Greetings! I enjoy your comments and posting. With a Catholic education I am sure you became familiar with the arguments posed in the Catechism as to why homosexual marriage is not within the natural order, which would, if you believed them, make your argument invalid. My guess then, is that you do not believe in the teachings of the Catholic Church? In that vein, my question is: is it appropriate to give gays and lesbians equal rights in state sponosred civil unions, but allow individual churches the right to deny gays a sacramental marriage?

9:32 AM

Blogger Michael Bindner said...

I am quite aware of the Church's opinion on gay marriage. The Catholic Church's teaching is incoherent. On the one hand, they are now teaching that sex is a gift from God, rather than something shameful. On the other hand they are teaching that gays are not infererior and that they are born that way. However, they have not put two and two together.

It is actually in the interest of the Church to celebrate gay marriage, since doing so would send a signal that gay promiscuity and monogamous relationships are different (right now the implication is that they are the same, which is insane). It is similar to the church's teaching on contraception among fornicators, that it is somehow worse when fornicating to put your partner and your self at risk of a nasty disease than not doing so by using a condom. In the case of fornication, NOT using a condom is actually more sinful.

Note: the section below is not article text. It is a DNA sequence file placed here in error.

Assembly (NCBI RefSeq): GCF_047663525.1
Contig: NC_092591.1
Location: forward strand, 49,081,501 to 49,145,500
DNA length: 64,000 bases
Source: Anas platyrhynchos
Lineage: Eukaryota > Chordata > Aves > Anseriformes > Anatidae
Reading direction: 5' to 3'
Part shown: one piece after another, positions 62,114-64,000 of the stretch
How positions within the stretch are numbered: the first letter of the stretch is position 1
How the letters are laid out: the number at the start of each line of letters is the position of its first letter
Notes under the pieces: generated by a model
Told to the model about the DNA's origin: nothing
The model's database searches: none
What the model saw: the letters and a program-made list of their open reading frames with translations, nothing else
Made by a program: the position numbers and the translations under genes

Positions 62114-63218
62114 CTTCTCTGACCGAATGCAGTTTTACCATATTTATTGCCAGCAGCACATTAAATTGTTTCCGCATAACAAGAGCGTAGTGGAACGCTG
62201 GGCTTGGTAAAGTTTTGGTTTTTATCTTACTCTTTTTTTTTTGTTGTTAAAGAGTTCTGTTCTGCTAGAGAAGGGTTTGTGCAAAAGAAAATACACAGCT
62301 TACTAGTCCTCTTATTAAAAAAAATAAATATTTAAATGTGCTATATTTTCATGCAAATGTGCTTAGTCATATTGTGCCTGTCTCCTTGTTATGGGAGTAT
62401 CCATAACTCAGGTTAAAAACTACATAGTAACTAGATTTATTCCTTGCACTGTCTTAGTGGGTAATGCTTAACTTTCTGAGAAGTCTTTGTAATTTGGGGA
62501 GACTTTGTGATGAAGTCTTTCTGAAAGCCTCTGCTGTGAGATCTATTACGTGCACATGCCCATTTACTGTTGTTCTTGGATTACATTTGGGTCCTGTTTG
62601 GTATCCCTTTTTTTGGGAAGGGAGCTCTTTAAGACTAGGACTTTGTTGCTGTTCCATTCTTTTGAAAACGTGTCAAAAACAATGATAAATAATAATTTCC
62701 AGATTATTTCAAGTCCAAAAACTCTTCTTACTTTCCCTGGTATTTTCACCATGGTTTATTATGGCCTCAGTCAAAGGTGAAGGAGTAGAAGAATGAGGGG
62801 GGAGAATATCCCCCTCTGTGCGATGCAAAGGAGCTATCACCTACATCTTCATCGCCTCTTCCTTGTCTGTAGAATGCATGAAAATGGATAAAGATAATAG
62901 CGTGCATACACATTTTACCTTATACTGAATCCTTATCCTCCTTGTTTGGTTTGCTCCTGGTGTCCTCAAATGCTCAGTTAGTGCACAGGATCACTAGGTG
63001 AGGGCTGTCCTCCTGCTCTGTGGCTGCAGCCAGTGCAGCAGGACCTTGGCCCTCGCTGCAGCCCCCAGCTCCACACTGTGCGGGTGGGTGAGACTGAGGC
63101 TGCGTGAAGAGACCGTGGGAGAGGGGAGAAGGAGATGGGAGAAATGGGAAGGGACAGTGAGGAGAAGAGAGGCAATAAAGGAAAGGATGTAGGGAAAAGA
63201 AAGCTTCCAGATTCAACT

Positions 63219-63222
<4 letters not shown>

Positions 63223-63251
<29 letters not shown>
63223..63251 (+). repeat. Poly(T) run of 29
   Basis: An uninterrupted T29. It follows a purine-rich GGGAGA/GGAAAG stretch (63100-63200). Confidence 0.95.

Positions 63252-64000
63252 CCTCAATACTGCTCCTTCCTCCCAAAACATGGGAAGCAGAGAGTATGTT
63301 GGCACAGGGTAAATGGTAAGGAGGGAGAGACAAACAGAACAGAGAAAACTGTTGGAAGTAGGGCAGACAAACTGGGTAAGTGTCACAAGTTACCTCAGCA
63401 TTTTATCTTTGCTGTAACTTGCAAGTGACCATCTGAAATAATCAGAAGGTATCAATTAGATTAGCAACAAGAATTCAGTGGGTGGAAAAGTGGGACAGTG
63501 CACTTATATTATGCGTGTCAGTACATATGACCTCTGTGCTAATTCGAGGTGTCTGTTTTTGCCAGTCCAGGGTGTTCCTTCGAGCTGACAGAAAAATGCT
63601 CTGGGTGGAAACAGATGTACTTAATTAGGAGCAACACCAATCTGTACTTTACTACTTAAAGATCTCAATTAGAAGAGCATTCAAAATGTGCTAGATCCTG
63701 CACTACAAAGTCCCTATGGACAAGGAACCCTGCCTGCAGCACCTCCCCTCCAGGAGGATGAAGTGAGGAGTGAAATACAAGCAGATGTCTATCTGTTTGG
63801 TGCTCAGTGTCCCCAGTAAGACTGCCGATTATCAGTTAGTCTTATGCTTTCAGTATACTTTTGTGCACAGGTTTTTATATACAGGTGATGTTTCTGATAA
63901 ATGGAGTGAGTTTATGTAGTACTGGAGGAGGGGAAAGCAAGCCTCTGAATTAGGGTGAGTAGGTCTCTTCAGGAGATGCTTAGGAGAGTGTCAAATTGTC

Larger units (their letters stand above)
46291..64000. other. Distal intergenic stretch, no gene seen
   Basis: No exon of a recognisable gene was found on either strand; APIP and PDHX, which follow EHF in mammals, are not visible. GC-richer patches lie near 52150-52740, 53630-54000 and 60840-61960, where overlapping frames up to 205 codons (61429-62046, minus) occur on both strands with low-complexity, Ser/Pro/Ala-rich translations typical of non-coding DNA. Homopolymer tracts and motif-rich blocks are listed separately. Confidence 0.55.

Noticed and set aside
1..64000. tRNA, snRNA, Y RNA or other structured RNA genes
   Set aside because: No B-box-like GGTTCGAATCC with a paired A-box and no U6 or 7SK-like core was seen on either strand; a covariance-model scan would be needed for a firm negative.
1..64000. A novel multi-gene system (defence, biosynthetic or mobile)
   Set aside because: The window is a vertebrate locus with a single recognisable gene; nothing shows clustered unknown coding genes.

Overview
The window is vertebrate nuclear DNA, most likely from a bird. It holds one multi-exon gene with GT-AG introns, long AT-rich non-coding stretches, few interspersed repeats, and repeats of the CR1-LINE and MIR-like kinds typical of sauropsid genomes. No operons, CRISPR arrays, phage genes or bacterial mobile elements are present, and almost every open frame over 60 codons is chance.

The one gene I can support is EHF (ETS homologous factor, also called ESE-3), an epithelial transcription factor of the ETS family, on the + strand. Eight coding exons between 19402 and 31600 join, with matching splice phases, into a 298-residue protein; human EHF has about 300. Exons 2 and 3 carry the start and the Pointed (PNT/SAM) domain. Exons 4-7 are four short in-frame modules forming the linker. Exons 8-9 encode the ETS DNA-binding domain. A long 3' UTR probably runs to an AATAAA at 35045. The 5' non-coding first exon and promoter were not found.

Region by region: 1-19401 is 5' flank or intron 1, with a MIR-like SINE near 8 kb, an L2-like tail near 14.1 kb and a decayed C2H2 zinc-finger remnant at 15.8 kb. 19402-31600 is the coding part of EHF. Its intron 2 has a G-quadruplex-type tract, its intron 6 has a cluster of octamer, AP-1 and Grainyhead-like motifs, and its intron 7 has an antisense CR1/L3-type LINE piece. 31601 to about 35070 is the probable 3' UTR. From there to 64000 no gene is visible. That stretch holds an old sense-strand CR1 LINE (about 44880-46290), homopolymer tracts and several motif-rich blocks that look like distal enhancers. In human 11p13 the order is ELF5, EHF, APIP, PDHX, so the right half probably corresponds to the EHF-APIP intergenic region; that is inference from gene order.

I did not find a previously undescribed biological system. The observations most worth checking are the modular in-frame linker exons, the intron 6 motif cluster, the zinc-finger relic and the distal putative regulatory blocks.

Deliberately excluding people from salvation based on who they are is the kind of sin that is going to land a lot of bishops and theologians in Hell.

2:46 PM

Blogger Michael Bindner said...

BTW, thanks for posting and for your comments on enjoying the site.

Religions would of course be able to not celebrate gay unions. It is not in their interest to do so. I suspect that the federal court will usher in gay civil marriage, however it will only be when the churches start celebrating these unions that they will gain societal acceptance, which is really the goal of the whole movement.

2:51 PM

Anonymous Anonymous said...

It is all simple. Church and state are to be separate entities. Heterosexuals can marry by the state, and not actually be recognized in the eyes of the church. Why then, is it not a legal option for gay and lesbian marriage to be acknowledged on the state level?
All religions should retain the right not to recognize a marriage which is morally incorrect within religious guidelines. No state should be able to mandate a church must acknowledge such marriages; it crushes freedom of religion.
In the same light, no religion should mandate legal rights for the state, for church and religion are to be separate. We are not Puritans, laws should not be made based on religious belief only. Judgment is God's job.
Gay and lesbian marriage should certainly be legal on a state level, but the Church must maintain the right to deny validity of such marriages.
Very simply, church and state must remain separate.

2:23 AM

Blogger Michael Bindner said...

I never said that the Church should be manadated by the state to do anything.

What I said was that it is in the Church's interest to celebrate gay weddings in order to celebrate monogamy over poligamy in the gay and lesbian community and frankly because God has shown that these relationships bear fruit, not of the biological kind but in heroic acts of love.